Interface

gVim 7.3

Like vi, Vim's interface is not based on menus or icons but on commands given in a text user interface; its GUI mode, gVim, adds menus and toolbars for commonly used commands but the full functionality is still expressed through its command line mode. Vi (and by extension Vim) tends to allow a typist to keep their fingers on the home row, which can be an advantage for a touch typist.

Vim has a built-in tutorial for beginners called vimtutor, which is usually installed along with Vim, but is a separate executable and can be run with a shell command. The Vim Users' Manual details Vim's features and can be read from within Vim, or found online.

Vim also has a built-in help facility (using the :help command) which allows users to query and navigate through commands and features.

Registers

Vim features various special memory entries called registers (not to be confused with hardware or processor registers). When cutting, deleting, copying, or pasting text the user can choose to store the manipulated text in a register. There are 36 general-purpose registers associated with letters and numbers ([a-z0-9]) and a range of special ones that either contain special values (current filename, last command, etc.) or serve a special purpose.: 85 

Modes

Vim modes

Like vi, vim supports multiple editing modes. Depending on the mode, typed characters are interpreted either as sequences of commands or are inserted as text. In Vim there are 14 editing modes, 7 basic modes and 7 variants:

  • Normal mode – used for editor commands. This is generally the default mode and by default hitting ESC returns the editor to this mode.
  • Insert mode – used for typing text in a way similar to most modern editors. In this mode, opened text in buffers can be modified with the text entered from the keyboard.: 12 
  • Visual mode – used to select areas of text. Commands can be run on the selected area – moving, editing, filtering via built-in or external command, etc.
    • Visual linewise, a subtype of visual mode which selects one or more whole lines
    • Visual blockwise, another subtype which selects a rectangular block of text across one or more lines
  • Select mode – similar to visual, but the commands are not interpreted, instead, highlighted text is directly replaced by input from the keyboard; similar to the selection mode used in editors on Microsoft Windows platforms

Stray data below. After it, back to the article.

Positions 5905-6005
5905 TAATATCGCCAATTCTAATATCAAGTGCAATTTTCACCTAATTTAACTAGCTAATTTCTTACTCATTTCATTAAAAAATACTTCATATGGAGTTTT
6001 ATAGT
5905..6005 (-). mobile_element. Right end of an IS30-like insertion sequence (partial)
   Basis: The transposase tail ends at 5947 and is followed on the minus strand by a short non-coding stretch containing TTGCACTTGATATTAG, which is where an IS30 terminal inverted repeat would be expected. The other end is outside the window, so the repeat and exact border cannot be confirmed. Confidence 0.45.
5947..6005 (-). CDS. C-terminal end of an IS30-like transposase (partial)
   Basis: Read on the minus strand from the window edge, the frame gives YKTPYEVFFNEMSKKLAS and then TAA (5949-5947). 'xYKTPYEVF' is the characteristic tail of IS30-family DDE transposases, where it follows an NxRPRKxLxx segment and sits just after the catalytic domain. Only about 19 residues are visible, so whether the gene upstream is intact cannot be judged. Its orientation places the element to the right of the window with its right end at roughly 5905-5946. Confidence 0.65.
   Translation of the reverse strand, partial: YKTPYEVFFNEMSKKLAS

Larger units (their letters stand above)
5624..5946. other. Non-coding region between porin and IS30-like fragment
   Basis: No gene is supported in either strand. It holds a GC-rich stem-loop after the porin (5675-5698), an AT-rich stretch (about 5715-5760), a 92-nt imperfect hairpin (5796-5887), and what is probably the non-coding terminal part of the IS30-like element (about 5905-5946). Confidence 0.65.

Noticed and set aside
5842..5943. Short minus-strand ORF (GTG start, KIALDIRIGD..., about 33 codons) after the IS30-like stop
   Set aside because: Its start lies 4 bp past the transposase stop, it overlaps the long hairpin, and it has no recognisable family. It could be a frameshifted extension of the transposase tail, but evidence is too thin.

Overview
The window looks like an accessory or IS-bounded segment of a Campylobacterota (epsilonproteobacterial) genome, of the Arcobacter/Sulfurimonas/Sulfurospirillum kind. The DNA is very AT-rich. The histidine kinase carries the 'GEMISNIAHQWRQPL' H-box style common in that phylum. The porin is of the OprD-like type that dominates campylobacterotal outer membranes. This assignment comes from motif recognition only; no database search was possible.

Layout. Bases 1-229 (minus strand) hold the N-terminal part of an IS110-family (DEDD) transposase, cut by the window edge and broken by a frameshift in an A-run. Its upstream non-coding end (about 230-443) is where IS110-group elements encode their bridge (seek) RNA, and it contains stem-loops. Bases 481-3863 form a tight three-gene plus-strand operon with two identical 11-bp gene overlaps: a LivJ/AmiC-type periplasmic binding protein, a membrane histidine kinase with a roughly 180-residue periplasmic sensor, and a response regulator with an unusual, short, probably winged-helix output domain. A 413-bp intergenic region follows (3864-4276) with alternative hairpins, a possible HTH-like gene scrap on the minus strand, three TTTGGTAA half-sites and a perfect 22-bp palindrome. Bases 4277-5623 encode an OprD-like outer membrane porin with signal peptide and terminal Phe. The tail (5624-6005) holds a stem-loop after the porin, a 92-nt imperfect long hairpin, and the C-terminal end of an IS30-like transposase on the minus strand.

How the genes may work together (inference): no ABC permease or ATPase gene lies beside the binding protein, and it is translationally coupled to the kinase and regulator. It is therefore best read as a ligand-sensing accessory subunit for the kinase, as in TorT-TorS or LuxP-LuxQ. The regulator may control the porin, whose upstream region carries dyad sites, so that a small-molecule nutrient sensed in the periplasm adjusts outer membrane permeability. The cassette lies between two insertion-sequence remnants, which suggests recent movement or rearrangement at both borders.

• Command-line or Cmdline mode – provides a single line input at the bottom of the Vim window. Commands (beginning with :) and some other keys for specific actions (including pattern search and the filter command) activate this mode. On completion of the command, Vim returns to the previous mode.: 12 
  • Ex mode mode – accepts a sequence of commands.
  • Terminal-Job mode - Interacting with a job in a terminal window.

Customization

Vim is highly customizable and extensible, making it an attractive tool for users who demand a large amount of control and flexibility over their text editing environment. Text input is facilitated by a variety of features designed to increase keyboard efficiency. Users can execute complex commands with "key mappings," which can be customized and extended. The "recording" feature allows for the creation of macros to automate sequences of keystrokes and call internal or user-defined functions and mappings. Abbreviations, similar to macros and key mappings, facilitate the expansion of short strings of text into longer ones and can also be used to correct mistakes. Vim also features an "easy" mode for users looking for a simpler text editing solution.

There are many plugins available that extend or add new functionality to Vim. These plugins are usually written in Vim's internal scripting language, vimscript (also known as VimL), but can be written in other languages as well.

There are projects bundling together complex scripts and customizations and aimed at turning Vim into a tool for a specific task or adding a major flavour to its behaviour. Examples include Cream, which makes Vim behave like a click-and-type editor, or VimOutliner, which provides a comfortable outliner for users of Unix-like systems.

Features and improvements over vi

Vim has a vi compatibility mode, but when that mode is not used, Vim has many enhancements over vi. However even in compatibility mode, Vim is not entirely compatible with vi as defined in the Single Unix Specification and POSIX (e.g., Vim does not support vi's open mode, only visual mode). Vim's developers state that it is "very much compatible with Vi".